In some cases, however, the INS may not be able to locate a country willing to accept a particular alien, making it virtually impossible to remove him. Zadvydas raised two questions: Does the INA authorize the continued detention of removable aliens even in cases where their future removal is no longer reasonably foreseeable? If so, is such potentially indefinite detention constitutional?

As in St. Cyr, the constitutional question in Zadvydas is a difficult one. On the one hand, the Court's decisions regarding civil detention in non-immigration contexts raise serious questions about the constitutionality of indefinite detention. (Of course, criminal detention can be for life, but the aliens affected by Zadvydas have already completed their criminal sentences and are only being detained civilly until removed from the country.)

On the other hand, the Court in 1952 relied on the plenary power doctrine to uphold the potentially indefinite detention of an alien who had been denied admission to the United States. That case, Shaughnessy v. United States ex rel. Mezei, was the centerpiece of the government's argument in Zadvydas. In response, Zadvydas contended that to the extent Mezei applied to him, the Court ought to overrule it.

As it did in St. Cyr, the Court avoided the constitutional issue by finding for the immigrant on statutory grounds. And again, the Court relied on the avoidance canon to get the job done.

The Court's analysis was similar to that in St. Cyr. First, it found a statutory ambiguity. The statute did not by its terms contain any time limitation on the detention period, but it could be read to incorporate an implicit reasonableness requirement. If so, then it would not authorize continued detention once an alien's removal is no longer reasonably foreseeable. And because reading the statute to permit indefinite detention would raise serious constitutional concerns under the non-immigration precedents, that reading should be avoided in favor of a reading incorporating a reasonableness limit.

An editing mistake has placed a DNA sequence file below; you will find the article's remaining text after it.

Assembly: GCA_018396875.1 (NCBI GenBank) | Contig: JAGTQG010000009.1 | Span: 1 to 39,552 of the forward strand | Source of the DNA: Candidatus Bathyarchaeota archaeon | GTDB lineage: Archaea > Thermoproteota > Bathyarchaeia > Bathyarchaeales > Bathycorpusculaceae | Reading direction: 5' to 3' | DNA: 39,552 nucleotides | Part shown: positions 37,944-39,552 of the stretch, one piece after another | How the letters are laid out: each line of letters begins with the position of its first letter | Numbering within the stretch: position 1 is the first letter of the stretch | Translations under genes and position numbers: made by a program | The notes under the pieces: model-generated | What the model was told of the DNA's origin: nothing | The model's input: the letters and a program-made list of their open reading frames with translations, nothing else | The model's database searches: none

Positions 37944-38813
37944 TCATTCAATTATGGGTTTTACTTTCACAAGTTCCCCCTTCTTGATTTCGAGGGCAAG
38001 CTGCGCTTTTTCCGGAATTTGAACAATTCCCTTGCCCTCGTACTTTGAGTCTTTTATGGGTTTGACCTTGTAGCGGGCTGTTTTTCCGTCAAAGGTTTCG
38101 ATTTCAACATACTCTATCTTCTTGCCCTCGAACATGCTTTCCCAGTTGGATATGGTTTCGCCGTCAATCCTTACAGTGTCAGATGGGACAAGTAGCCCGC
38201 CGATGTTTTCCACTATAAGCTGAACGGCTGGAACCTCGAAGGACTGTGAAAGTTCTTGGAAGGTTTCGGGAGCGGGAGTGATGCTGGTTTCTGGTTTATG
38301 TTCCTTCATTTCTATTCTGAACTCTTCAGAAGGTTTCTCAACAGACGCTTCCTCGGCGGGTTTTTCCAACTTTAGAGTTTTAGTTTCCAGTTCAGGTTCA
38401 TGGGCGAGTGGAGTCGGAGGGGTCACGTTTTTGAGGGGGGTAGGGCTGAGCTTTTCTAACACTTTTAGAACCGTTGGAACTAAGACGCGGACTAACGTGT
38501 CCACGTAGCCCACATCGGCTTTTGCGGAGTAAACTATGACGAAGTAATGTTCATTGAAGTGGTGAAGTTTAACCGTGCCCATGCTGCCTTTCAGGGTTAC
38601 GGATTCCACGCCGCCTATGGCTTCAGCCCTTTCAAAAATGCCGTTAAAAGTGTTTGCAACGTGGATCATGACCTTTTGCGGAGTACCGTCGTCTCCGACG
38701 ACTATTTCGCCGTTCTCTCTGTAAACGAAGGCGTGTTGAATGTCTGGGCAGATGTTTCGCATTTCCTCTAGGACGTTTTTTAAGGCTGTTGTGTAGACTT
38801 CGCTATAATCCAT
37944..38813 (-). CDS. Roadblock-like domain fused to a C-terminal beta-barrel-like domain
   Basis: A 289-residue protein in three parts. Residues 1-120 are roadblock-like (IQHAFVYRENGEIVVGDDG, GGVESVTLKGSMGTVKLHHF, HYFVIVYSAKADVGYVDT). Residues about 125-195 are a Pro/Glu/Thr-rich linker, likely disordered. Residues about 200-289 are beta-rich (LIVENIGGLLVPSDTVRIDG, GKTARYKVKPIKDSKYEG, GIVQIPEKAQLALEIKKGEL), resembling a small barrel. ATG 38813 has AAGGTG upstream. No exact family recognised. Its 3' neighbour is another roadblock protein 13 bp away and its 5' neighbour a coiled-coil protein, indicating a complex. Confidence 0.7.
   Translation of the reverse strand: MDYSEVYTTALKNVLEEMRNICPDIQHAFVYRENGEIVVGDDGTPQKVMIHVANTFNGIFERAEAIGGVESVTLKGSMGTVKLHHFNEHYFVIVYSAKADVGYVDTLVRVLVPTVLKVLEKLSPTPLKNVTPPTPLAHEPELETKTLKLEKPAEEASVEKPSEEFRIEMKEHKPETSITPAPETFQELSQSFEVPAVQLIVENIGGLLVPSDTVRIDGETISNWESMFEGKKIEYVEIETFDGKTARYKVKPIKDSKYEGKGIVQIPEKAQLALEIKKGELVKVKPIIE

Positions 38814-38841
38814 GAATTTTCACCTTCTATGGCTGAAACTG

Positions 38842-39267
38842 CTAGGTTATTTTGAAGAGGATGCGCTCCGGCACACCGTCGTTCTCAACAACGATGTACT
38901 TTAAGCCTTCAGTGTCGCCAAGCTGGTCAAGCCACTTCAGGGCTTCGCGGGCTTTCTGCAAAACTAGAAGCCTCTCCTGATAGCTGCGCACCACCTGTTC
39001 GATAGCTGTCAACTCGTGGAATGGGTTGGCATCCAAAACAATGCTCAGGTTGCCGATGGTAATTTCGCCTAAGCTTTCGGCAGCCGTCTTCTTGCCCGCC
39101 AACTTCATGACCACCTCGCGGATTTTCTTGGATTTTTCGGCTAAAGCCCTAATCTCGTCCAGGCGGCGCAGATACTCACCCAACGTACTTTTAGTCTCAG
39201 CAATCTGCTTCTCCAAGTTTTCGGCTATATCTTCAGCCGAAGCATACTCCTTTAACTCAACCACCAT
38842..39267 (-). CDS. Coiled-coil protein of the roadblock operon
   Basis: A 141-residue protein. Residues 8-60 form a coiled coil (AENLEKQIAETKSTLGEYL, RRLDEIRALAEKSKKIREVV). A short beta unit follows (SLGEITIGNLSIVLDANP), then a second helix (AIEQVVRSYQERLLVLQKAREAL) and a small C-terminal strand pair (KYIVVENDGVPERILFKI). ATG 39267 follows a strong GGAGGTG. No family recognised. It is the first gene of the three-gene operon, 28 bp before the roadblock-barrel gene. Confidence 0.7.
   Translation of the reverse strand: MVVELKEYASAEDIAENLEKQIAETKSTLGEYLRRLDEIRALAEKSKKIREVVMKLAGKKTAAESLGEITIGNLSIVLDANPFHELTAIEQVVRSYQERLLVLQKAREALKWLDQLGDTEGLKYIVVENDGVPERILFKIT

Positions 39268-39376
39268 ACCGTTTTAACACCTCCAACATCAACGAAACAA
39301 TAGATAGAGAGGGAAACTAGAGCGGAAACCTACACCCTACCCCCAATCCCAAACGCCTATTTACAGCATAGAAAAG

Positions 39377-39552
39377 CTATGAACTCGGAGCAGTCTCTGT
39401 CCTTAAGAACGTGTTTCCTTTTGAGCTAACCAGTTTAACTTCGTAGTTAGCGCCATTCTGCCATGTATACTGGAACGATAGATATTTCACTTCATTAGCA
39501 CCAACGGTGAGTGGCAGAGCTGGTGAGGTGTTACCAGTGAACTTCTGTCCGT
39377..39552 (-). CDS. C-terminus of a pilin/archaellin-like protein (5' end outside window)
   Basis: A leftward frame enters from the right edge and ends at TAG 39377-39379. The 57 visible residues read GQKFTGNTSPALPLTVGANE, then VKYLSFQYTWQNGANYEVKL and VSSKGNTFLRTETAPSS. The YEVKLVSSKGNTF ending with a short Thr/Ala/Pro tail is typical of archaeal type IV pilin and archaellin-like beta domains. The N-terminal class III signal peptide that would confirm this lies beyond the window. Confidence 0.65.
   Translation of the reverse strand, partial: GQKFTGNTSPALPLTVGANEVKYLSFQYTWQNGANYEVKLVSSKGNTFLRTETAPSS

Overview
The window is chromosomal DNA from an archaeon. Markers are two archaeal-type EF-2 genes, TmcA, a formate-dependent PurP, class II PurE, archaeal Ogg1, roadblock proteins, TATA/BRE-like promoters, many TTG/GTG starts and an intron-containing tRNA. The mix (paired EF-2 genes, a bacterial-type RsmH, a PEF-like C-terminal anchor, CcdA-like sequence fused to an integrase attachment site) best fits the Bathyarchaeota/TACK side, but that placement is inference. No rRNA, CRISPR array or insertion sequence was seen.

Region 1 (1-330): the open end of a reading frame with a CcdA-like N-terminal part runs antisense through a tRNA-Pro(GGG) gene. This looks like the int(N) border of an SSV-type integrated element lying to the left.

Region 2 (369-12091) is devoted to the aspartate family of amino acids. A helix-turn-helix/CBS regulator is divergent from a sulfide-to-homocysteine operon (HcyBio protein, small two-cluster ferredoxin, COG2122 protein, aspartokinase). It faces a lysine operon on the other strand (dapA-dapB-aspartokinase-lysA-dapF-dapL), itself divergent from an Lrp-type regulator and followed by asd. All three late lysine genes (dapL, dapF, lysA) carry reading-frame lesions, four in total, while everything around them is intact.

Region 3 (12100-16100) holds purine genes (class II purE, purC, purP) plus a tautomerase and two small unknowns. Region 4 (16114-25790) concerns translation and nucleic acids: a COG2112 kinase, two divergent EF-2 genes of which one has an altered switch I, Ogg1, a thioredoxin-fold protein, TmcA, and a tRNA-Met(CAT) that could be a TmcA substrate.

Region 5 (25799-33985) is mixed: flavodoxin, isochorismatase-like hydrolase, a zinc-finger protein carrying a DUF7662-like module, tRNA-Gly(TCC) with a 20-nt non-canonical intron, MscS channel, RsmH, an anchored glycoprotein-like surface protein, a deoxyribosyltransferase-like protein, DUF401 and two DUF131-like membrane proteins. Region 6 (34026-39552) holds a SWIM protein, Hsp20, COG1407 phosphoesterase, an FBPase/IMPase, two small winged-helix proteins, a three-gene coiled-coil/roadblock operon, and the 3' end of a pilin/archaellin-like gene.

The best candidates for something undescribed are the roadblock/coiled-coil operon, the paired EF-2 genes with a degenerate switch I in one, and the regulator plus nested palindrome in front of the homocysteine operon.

Once again, the avoidance tactic enabled the Court to decide the case in the immigrant's favor without having to reach any definitive conclusions about its plenary power precedents.

The Long Awaited End of the Plenary Power Doctrine?

Had it wished to, the Court could have decided Nguyen, St. Cyr, and Zadvydas in the government's favor by relying on the plenary power doctrine. Doing so would have provided a short and easy answer to each case. But the Court didn't take that route, even when, in Nguyen, it was prepared to decide the case in the government's favor.

Alternatively, the Court could have used any or all of the three cases to reexamine, restrict, or even overrule its plenary power precedents. It didn't do that either.

Why? Perhaps because the Court was not certain what to do about its plenary power precedents, and preferred instead to find ways to decide the cases without having to say anything definitive about the plenary power doctrine. Whether the Court will continue this avoidance in future immigration cases is hard to say. But if the trend does continue, plenary power's critics have reason to hope that the doctrine may simply fade into disuse — eventually disappearing not with a bang, with a whimper.


Trevor Morrison is an associate at a law firm in Washington, DC. He previously spent two years in the U.S. Department of Justice, first as a Bristow Fellow in the Office of the Solicitor General, and then as an Attorney-Advisor in the Office of Legal Counsel.